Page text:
Interior Ministry spokesman Khieu Sopheak said Wednesday that the government will cooperate with the CNRP to review the country’s immigration laws and provide estimates of the number of Vietnamese migrants in Cambodia once the opposition’s 55 lawmakers swear into office.
Responding to comments from CNRP Vice President Kem Sokha, who said on Tuesday that his party’s lawmakers would seek a detailed review of immigration to the country, General Sopheak said Wednesday that the government was eager to assist.
“We are happy with what His Excellency Kem Sokha has said [and] are happy to cooperate, happy to work on this matter together at National Assembly,” Gen. Sopheak told the Voice of Democracy news service.
Responding to questions about the number of Vietnamese immigrants in the country, he said the government would provide Mr. Sokha with the numbers of immigrants in Cambodia, and also acknowledged that many were currently living here without immigration papers.
“The number is not stable. It doesn’t mean that the number we have is perfect and accurate, but we do have [a] basic number,” he said.
“What we have is that there are more than 100,000 [Vietnamese migrants],” he said. “We have issued letters of immigration recognition for about 10,000 people. Each one pays tax to our state for being recognized as an immigrant by the state.”
“We have issued them but some have not come to take them yet because they don’t want to pay. The payment is about 250,000 riel [about $62.50] in tax to the state for the legal immigration recognition papers,” Gen. Sopheak said.
“In brief, we will try to control for clear numbers and make them be under our immigration law,” Gen. Sopheak said of Vietnamese immigrants in Cambodia. “If they come illegally, we will make them be under the law, and we cannot allow them to walk freely and disorderly.”
Gen. Sopheak could not be reached for further comment Wednesday. Sok Phal, head of the Interior Ministry’s immigration department, also could not be reached.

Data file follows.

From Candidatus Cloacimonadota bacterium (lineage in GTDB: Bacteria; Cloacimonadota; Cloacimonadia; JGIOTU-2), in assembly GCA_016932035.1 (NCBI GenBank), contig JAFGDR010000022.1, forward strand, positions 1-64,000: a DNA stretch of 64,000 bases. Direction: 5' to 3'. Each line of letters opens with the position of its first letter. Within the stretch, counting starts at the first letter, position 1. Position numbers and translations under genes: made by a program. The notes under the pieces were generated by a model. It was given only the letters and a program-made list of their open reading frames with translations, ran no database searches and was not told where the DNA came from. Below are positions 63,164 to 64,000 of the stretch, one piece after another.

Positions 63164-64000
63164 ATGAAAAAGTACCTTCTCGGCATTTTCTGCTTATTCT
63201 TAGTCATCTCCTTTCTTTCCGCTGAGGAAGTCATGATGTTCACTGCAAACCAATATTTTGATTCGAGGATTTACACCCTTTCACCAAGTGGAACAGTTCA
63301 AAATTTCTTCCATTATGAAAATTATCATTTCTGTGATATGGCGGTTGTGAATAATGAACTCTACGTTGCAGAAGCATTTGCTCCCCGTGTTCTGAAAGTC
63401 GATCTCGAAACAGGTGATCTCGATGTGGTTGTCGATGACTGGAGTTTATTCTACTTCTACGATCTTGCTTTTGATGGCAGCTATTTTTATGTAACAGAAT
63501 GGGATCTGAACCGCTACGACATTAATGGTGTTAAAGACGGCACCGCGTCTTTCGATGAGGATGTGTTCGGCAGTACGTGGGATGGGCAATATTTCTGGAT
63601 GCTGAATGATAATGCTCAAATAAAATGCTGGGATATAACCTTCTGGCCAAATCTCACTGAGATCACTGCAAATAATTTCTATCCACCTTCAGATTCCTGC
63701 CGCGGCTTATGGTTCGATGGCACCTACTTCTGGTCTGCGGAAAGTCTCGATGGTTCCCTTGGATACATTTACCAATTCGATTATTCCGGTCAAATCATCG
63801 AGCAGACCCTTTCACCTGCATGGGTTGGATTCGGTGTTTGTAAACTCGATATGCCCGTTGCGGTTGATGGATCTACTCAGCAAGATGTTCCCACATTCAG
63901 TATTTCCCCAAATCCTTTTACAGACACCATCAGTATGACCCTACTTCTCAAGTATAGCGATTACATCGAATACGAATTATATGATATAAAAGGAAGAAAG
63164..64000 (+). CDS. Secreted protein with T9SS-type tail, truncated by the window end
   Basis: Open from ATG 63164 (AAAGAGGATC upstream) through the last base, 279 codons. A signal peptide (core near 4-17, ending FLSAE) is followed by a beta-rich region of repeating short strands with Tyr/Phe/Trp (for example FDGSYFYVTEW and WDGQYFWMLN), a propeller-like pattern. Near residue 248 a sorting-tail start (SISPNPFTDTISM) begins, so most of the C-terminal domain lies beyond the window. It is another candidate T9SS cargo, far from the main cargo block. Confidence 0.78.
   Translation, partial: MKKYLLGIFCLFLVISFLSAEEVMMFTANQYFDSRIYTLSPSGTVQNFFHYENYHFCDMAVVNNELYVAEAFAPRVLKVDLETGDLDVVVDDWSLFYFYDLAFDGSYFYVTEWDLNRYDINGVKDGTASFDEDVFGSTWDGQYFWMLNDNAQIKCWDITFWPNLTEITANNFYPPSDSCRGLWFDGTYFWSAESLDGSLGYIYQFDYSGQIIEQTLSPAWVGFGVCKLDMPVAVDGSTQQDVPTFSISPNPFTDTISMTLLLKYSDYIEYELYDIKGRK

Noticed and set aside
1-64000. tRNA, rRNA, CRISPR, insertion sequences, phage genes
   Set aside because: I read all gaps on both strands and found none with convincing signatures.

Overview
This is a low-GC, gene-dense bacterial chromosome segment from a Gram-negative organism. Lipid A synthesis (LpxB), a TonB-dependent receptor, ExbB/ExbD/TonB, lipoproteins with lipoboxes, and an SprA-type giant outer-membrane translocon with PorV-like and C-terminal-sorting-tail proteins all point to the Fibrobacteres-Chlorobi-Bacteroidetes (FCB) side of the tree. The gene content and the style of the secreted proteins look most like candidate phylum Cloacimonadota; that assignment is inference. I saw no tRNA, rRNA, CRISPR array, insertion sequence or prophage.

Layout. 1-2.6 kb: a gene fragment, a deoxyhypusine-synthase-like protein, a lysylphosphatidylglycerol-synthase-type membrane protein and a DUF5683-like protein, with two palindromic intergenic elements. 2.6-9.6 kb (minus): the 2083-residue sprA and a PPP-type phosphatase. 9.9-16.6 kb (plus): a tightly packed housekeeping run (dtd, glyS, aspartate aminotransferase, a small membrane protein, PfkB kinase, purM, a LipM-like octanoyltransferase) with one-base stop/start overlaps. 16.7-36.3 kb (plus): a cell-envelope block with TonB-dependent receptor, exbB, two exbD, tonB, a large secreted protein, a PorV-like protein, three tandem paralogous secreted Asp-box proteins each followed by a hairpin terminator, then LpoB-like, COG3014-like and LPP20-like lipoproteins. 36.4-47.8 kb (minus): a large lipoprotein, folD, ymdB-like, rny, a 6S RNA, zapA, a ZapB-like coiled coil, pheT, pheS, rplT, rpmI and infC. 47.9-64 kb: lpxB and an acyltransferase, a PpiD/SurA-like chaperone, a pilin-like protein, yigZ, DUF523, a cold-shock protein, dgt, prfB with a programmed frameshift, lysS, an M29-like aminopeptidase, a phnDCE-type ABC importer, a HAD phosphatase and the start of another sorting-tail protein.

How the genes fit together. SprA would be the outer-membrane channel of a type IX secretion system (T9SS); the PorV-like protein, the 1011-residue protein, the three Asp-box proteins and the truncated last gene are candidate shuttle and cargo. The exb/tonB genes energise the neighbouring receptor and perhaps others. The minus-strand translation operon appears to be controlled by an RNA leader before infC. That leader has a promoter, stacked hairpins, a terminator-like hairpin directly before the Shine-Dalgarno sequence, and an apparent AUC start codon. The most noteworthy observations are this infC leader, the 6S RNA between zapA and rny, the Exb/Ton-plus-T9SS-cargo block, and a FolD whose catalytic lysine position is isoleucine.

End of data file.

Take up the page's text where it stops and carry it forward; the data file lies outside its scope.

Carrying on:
Wednesday’s comments from Gen. Sopheak followed a Tuesday night appearance on Radio Free Asia by Mr. Sokha and CNRP President Sam Rainsy to outline their agenda once they enter parliament.
Mr. Sokha had said illegal immigration would be one of the key issues the opposition party would push before the next election.
“We will ask the ministers or the Interior Ministry to collect statistics to allow for clarity about immigrants in Cambodia: Which nationalities are there, how many of them are legal and how many are illegal?” he said. “Secondly, we will push the government to apply the immigration law—we want the government to solve this problem peacefully.”
A clip of the interview was then posted to Mr. Sokha’s Facebook page with the title “Regarding immigrants in Cambodia.”
Mr. Rainsy and Prime Minister Hun Sen on July 22 cut a deal for the opposition party’s 55 lawmakers-elect to enter the National Assembly, which they had been boycotting for 10 months claiming that the CPP-dominated election commission had rigged the July 2013 national election.
The lawmakers were set to take their seats sometime early this week. But Mr. Rainsy on Tuesday accused the CPP of deliberately stalling talks to settle the details of the July 22 deal as negotiations over election reform were adjourned until Monday.
Mr. Rainsy said Wednesday that Mr. Sokha’s remarks had been in the context of the radio call-in show about the CNRP’s plans and that immigration was in fact not a priority for the party.
“My mind is not on this topic. It is not a priority. It is not something we would put forward as an important topic,” Mr. Rainsy said.
“I would be happier if they [the CPP] attempted to cooperate on other issues, for instance to…complete procedures of how we go to the swearing-in ceremony, how we join the extraordinary meeting of the National Assembly. Then we have many topics to discuss,” he said.
Mr. Hun Sen has long been accused by opposition figures such as Mr. Rainsy and Mr. Sokha of subservience to Hanoi and encouraging illegal immigration of Vietnamese people into Cambodia.
The prime minister speaks fluent Vietnamese and was placed in power by the Vietnamese government in 1985 after having served as foreign minister following the overthrow of the Khmer Rouge.
During the CNRP’s demonstrations demanding he stand down last year, the CNRP often accused him of receiving continued Vietnamese support.
“Cambodia is saying ‘step down,’ the yuon is telling him to stay,” Mr. Sokha said in December, using a term for Vietnamese often considered derogatory, at a protest days before Mr. Hun Sen left for a state trip to Vietnam.
The issue has, in the past, also extended to threats from the opposition to deport ethnic Vietnamese if their party ever assumed power.
In July 1998, as secretary-general of the Son Sann Party, Mr. Sokha laid forth his party’s policy.
“If we win, we will send all the yuon to Vietnam,” he said.
Days earlier, Mr. Rainsy made the same promise while stumping for his Sam Rainsy Party. “If I win this election, I will send the yuon immigrants back,” he said.
In April this year, Mr. Rainsy released a policy paper, written in English, declaring that a CNRP regime would in fact grant citizenship to hundreds of thousands of ethnic Vietnamese in Cambodia, many of whose families have lived here for multiple generations, and then seek to slow immigration.